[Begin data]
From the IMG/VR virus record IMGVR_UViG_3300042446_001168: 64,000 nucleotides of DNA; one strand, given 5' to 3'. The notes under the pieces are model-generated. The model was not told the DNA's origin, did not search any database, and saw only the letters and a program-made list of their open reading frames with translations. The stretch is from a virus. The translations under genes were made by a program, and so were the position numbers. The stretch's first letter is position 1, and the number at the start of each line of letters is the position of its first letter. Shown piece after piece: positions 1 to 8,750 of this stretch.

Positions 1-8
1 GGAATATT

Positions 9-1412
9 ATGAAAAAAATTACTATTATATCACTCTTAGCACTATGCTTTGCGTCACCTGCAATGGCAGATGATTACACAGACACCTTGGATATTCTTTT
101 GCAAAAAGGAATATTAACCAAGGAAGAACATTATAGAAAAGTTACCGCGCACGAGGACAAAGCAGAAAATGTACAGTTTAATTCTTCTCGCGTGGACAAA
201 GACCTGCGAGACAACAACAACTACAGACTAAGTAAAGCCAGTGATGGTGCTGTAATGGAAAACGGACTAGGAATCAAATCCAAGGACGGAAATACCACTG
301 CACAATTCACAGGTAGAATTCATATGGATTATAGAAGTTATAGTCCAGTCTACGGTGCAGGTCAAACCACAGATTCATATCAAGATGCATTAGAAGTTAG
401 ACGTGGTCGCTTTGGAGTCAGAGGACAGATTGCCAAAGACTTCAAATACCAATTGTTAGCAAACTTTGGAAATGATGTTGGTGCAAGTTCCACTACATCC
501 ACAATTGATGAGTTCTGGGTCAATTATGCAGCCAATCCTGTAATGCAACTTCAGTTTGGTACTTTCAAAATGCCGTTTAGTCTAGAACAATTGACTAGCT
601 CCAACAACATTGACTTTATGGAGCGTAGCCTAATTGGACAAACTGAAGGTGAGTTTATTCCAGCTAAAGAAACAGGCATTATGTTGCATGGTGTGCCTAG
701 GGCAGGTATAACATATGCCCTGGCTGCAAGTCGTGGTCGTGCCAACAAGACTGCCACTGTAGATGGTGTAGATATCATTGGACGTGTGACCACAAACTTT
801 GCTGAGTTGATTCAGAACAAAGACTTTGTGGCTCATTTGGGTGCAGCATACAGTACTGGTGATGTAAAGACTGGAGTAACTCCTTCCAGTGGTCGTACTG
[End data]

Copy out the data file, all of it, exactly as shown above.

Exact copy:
From the IMG/VR virus record IMGVR_UViG_3300042446_001168: 64,000 nucleotides of DNA; one strand, given 5' to 3'. The notes under the pieces are model-generated. The model was not told the DNA's origin, did not search any database, and saw only the letters and a program-made list of their open reading frames with translations. The stretch is from a virus. The translations under genes were made by a program, and so were the position numbers. The stretch's first letter is position 1, and the number at the start of each line of letters is the position of its first letter. Shown piece after piece: positions 1 to 8,750 of this stretch.

Positions 1-8
1 GGAATATT

Positions 9-1412
9 ATGAAAAAAATTACTATTATATCACTCTTAGCACTATGCTTTGCGTCACCTGCAATGGCAGATGATTACACAGACACCTTGGATATTCTTTT
101 GCAAAAAGGAATATTAACCAAGGAAGAACATTATAGAAAAGTTACCGCGCACGAGGACAAAGCAGAAAATGTACAGTTTAATTCTTCTCGCGTGGACAAA
201 GACCTGCGAGACAACAACAACTACAGACTAAGTAAAGCCAGTGATGGTGCTGTAATGGAAAACGGACTAGGAATCAAATCCAAGGACGGAAATACCACTG
301 CACAATTCACAGGTAGAATTCATATGGATTATAGAAGTTATAGTCCAGTCTACGGTGCAGGTCAAACCACAGATTCATATCAAGATGCATTAGAAGTTAG
401 ACGTGGTCGCTTTGGAGTCAGAGGACAGATTGCCAAAGACTTCAAATACCAATTGTTAGCAAACTTTGGAAATGATGTTGGTGCAAGTTCCACTACATCC
501 ACAATTGATGAGTTCTGGGTCAATTATGCAGCCAATCCTGTAATGCAACTTCAGTTTGGTACTTTCAAAATGCCGTTTAGTCTAGAACAATTGACTAGCT
601 CCAACAACATTGACTTTATGGAGCGTAGCCTAATTGGACAAACTGAAGGTGAGTTTATTCCAGCTAAAGAAACAGGCATTATGTTGCATGGTGTGCCTAG
701 GGCAGGTATAACATATGCCCTGGCTGCAAGTCGTGGTCGTGCCAACAAGACTGCCACTGTAGATGGTGTAGATATCATTGGACGTGTGACCACAAACTTT
801 GCTGAGTTGATTCAGAACAAAGACTTTGTGGCTCATTTGGGTGCAGCATACAGTACTGGTGATGTAAAGACTGGAGTAACTCCTTCCAGTGGTCGTACTG